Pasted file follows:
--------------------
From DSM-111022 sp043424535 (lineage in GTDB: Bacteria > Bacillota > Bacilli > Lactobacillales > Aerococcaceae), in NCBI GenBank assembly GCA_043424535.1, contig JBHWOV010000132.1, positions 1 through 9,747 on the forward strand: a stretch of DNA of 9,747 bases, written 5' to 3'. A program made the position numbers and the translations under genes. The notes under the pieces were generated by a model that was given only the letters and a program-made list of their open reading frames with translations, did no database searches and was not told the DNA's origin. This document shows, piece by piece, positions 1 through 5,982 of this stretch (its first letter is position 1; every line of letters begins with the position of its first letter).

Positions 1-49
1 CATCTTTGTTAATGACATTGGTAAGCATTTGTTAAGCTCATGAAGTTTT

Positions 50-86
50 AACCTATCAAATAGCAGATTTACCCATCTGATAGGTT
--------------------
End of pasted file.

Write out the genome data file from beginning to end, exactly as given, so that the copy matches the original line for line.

From DSM-111022 sp043424535 (lineage in GTDB: Bacteria > Bacillota > Bacilli > Lactobacillales > Aerococcaceae), in NCBI GenBank assembly GCA_043424535.1, contig JBHWOV010000132.1, positions 1 through 9,747 on the forward strand: a stretch of DNA of 9,747 bases, written 5' to 3'. A program made the position numbers and the translations under genes. The notes under the pieces were generated by a model that was given only the letters and a program-made list of their open reading frames with translations, did no database searches and was not told the DNA's origin. This document shows, piece by piece, positions 1 through 5,982 of this stretch (its first letter is position 1; every line of letters begins with the position of its first letter).

Positions 1-49
1 CATCTTTGTTAATGACATTGGTAAGCATTTGTTAAGCTCATGAAGTTTT

Positions 50-86
50 AACCTATCAAATAGCAGATTTACCCATCTGATAGGTT